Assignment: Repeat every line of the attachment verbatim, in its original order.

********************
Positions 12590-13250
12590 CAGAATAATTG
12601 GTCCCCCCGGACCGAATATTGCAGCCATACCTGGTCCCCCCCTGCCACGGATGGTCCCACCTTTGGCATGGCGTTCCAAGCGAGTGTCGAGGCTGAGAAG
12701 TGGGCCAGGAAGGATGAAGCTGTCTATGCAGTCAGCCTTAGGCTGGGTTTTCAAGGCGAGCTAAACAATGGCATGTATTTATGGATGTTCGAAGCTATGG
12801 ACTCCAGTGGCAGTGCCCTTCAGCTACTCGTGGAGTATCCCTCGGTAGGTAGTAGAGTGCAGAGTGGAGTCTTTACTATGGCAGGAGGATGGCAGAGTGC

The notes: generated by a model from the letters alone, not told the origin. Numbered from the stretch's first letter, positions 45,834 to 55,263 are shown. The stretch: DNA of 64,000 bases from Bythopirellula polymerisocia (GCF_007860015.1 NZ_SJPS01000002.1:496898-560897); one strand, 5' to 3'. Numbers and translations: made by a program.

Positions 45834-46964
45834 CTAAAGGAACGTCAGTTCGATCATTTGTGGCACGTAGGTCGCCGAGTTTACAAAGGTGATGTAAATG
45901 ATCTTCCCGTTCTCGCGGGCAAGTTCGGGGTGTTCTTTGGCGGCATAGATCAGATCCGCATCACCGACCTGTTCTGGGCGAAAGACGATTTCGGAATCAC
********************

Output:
Positions 12590-13250
12590 CAGAATAATTG
12601 GTCCCCCCGGACCGAATATTGCAGCCATACCTGGTCCCCCCCTGCCACGGATGGTCCCACCTTTGGCATGGCGTTCCAAGCGAGTGTCGAGGCTGAGAAG
12701 TGGGCCAGGAAGGATGAAGCTGTCTATGCAGTCAGCCTTAGGCTGGGTTTTCAAGGCGAGCTAAACAATGGCATGTATTTATGGATGTTCGAAGCTATGG
12801 ACTCCAGTGGCAGTGCCCTTCAGCTACTCGTGGAGTATCCCTCGGTAGGTAGTAGAGTGCAGAGTGGAGTCTTTACTATGGCAGGAGGATGGCAGAGTGC

The notes: generated by a model from the letters alone, not told the origin. Numbered from the stretch's first letter, positions 45,834 to 55,263 are shown. The stretch: DNA of 64,000 bases from Bythopirellula polymerisocia (GCF_007860015.1 NZ_SJPS01000002.1:496898-560897); one strand, 5' to 3'. Numbers and translations: made by a program.

Positions 45834-46964
45834 CTAAAGGAACGTCAGTTCGATCATTTGTGGCACGTAGGTCGCCGAGTTTACAAAGGTGATGTAAATG
45901 ATCTTCCCGTTCTCGCGGGCAAGTTCGGGGTGTTCTTTGGCGGCATAGATCAGATCCGCATCACCGACCTGTTCTGGGCGAAAGACGATTTCGGAATCAC